Every now and then you stumble upon a Facebook post that hits you right in the gut. You jump right on that rollercoaster of emotion, and feel every twist and turn the writer would have felt while forming those words.
Why? Because you've thought each of those sentences yourself. That person's pains, their joys, their fears are all a reflection of your own. It almost feels like this stranger was in your brain when they wrote it.
I reckon that's how 99.99 percent of parents felt after reading a recent post by Liza Hartley. Thousands of post reactions proves it.
"Life's so busy"
She starts off talking about the universal struggle of parenting. "Helping them with homework, a messy house, the never ending laundry, the cost to buy school clothes, packing their lunches..."
But between these little gripes are so many moments of joy. The Christmas mornings, the sports games, watching them pursue the things they love. In these moments, parents play the role of the facilitator. You nurture them as they grow.
Life develops a busy little family routine. It might feel manic, but you also feel like you're thriving.
But what comes next?
In these moments, it's hard to picture the day when your house becomes empty again.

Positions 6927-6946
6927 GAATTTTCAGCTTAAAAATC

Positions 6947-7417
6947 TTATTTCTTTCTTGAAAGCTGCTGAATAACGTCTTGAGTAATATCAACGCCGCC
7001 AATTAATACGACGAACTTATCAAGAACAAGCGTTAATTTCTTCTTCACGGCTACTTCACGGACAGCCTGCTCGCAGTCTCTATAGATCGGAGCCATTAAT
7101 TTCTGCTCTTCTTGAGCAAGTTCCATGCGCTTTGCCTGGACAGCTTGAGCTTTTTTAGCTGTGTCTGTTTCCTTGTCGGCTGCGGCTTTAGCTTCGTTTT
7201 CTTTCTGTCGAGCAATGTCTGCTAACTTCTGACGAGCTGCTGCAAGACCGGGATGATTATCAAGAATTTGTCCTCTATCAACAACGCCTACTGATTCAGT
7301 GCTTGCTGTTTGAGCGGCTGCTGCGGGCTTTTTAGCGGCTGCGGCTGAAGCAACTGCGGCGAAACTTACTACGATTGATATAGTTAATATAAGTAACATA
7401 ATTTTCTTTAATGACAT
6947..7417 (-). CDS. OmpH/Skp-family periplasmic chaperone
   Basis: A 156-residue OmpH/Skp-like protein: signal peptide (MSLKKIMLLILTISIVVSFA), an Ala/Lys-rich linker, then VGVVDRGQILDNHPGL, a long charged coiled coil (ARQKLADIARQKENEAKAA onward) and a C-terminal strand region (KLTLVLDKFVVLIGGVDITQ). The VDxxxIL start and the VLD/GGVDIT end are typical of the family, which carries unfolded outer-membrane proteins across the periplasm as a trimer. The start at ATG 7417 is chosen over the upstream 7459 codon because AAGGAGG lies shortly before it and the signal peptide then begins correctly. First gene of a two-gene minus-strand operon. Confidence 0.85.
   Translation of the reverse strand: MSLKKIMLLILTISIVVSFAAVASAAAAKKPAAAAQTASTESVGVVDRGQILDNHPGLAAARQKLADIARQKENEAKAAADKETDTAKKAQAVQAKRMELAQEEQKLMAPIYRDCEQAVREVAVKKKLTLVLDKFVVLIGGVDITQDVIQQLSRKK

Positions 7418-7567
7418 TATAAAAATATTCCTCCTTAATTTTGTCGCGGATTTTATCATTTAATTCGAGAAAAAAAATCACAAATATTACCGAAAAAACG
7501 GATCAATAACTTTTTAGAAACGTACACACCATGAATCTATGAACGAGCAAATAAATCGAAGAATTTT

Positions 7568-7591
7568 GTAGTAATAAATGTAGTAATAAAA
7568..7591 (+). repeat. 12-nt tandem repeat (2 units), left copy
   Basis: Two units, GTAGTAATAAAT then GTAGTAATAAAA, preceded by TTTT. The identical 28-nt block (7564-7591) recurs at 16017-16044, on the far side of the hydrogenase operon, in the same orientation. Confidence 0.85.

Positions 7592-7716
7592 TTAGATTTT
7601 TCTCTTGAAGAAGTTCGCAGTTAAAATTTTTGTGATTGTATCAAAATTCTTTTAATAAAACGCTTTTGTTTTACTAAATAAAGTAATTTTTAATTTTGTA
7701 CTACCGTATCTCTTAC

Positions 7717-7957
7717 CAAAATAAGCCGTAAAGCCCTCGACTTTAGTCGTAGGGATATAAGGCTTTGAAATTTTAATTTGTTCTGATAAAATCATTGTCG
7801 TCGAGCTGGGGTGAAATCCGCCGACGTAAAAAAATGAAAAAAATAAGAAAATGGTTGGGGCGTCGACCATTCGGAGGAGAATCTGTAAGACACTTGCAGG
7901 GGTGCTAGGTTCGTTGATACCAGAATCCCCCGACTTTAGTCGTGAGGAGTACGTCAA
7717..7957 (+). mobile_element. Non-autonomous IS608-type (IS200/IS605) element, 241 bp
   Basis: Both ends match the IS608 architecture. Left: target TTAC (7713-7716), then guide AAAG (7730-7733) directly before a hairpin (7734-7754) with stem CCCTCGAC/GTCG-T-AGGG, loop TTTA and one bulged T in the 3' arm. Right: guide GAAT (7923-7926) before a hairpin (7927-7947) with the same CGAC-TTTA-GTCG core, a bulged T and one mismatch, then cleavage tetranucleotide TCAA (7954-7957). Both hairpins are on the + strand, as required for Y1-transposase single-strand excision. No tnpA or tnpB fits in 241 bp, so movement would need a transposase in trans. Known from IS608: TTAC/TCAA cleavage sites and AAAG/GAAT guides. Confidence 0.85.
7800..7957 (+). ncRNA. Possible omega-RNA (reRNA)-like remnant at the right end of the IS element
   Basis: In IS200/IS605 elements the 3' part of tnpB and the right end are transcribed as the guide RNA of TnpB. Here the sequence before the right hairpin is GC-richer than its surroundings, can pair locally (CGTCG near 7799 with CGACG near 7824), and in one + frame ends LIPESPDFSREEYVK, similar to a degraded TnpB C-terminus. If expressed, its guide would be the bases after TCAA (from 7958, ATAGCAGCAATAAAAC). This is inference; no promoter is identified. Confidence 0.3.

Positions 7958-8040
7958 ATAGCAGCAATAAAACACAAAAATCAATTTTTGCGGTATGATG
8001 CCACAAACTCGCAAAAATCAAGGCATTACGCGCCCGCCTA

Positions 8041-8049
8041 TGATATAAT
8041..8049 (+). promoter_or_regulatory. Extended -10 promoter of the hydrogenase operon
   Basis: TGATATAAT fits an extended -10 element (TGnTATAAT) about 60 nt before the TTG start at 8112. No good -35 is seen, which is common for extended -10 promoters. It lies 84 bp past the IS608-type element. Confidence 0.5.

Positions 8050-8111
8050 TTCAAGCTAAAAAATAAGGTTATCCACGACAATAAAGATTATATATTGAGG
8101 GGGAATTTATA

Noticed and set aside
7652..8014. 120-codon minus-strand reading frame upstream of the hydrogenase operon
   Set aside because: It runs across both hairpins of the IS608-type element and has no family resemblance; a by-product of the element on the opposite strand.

"Suddenly hours turn into days ... days into months ... and months into years," writes Liza. "You’ve learned how to parent a child who needs you to care for and protect them ... but have no clue how the whole 'letting go' thing is supposed to work."
When you reach this stage, 20 years doesn't feel like enough. You think of all the things you could have done or could have said or ways you could have helped them. You wonder if you could have shown them better how much you love them.
While it will never feel like enough time, we need to learn to trust that we have done enough.
"Soak. It. All. In."
She ends with a reminder that we can never hear too often: don't take those young years for granted.
"One day, all those crazy days full of cartoons, snuggles, sleep overs, Christmas morning magic, ballgames, practices and late night dinners ... all come to an end.
"You’re left hoping that you did enough right, so that when they spread their wings ... They’ll fly."
Is anyone else ugly crying yet?
If yes, go give your babies an extra big hug. (And while you're at it, give yourself a big pat on the back. You're doing great.)
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